Product Type: Nintendo Nintendo DS games
Newest Review: ... they are in some of the previous games. Trucy's innocence is quite outstanding too. She's adorable, cheerful and cute. She's also got a... more
Standing up for justice is not that easy
Apollo Justice Ace Attorney (DS)
Member Name: Hydromancer
Apollo Justice Ace Attorney (DS)
Date: 15/09/08, updated on 15/09/08 (65 review reads)
Advantages: variety added through forensics, improved visual presentation, good sound effect, improved gameplay
Disadvantages: trial and error gameplay, new characters lack charm of old, requires patience
For the most part, though, despite the changed mascot the new Ace Attorney iteration is not very different at all from the Phoenix Wright games. The game is divided into two big sections: one in which you'll investigate the crime scene, question witnesses, and search for clues related to your case. This takes the form of fairly typical point-and-click gameplay, and is the lesser of the two parts of the game. Progression is very linear and oftentimes you'll be stuck simply because you didn't examine some specific item or you forgot to present something to a random person. It can get pretty frustrating at times, even to the point that you may give up and take the "Go everywhere and present everything to everybody" approach -- it works, but it's certainly not what the developers intended. It's a problem, but it's a problem that has plagued past Ace Attorney games, so if you're a fan of the series this won't pose much of a problem to you.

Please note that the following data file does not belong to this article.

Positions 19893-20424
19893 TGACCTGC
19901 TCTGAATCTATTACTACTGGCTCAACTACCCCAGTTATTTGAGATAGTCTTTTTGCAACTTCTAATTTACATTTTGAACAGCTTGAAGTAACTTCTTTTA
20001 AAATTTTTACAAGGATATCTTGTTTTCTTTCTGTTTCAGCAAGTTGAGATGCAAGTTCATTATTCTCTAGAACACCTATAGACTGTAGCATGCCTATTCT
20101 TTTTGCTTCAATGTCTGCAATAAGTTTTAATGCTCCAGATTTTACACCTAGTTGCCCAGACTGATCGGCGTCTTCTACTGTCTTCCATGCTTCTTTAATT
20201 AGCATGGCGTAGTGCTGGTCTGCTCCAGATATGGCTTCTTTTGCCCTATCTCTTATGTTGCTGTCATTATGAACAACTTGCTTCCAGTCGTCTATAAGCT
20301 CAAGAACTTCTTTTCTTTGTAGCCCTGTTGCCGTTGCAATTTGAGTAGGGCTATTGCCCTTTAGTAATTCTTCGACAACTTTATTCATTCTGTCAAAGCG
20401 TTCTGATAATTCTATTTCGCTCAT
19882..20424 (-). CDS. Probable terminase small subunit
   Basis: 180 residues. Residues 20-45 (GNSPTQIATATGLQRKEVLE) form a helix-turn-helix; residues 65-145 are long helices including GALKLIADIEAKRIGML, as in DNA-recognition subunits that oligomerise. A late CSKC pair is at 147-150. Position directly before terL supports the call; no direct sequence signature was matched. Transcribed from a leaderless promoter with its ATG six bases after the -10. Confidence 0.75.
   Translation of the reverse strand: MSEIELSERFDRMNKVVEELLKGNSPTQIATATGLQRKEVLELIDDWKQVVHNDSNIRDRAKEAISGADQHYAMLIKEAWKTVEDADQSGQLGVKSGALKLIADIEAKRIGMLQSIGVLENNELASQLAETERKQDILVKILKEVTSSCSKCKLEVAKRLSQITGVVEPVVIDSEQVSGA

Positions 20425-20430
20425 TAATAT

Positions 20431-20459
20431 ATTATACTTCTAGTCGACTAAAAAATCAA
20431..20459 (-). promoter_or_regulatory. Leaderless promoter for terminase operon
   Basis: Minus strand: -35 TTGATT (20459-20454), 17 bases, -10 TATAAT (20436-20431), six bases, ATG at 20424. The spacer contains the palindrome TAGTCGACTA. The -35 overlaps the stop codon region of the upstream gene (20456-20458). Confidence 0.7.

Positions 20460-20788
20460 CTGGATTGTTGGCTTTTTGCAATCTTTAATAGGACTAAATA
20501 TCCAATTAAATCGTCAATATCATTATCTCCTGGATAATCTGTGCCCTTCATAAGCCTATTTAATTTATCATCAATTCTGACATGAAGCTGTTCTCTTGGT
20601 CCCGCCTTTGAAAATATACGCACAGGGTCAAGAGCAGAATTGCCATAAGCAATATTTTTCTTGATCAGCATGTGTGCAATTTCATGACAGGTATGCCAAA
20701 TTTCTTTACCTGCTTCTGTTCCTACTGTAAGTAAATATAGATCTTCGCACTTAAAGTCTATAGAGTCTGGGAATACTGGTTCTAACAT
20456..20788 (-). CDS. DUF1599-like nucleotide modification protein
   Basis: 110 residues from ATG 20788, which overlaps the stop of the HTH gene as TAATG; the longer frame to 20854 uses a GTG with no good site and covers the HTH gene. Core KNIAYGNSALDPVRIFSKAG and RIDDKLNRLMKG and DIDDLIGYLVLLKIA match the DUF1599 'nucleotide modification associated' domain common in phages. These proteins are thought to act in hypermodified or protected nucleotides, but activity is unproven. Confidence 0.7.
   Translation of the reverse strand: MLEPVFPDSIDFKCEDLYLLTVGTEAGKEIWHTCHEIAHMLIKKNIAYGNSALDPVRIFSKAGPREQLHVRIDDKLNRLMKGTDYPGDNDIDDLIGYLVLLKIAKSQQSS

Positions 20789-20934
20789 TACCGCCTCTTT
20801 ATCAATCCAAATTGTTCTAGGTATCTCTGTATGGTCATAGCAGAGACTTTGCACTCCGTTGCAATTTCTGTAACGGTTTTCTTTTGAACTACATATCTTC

The second and far more enjoyable part of Apollo Justice is the court scenes. It is here that you'll use the information that you gathered during your investigation and put it to use defending your client (who, by the way, almost always appears to be guilty). The set-up is simple, but quite addicting and really satisfying. The prosecution will call witnesses and present evidence that proves your client guilty. But if there's a rule to live by, it's this: the witness on the stand is always lying. They may not even know it -- that is, they may think they're telling the truth -- but there's always a flaw, and it's up to you to find it. So, the witness testifies, and the testimony is broken up into short statements. You can press each statement for more information, but to really prove a contradiction, you're going to have to present evidence that contradicts a witness' testimony. From there it's all downhill for the liar on the stand, and you're a step closer to your not guilty verdict.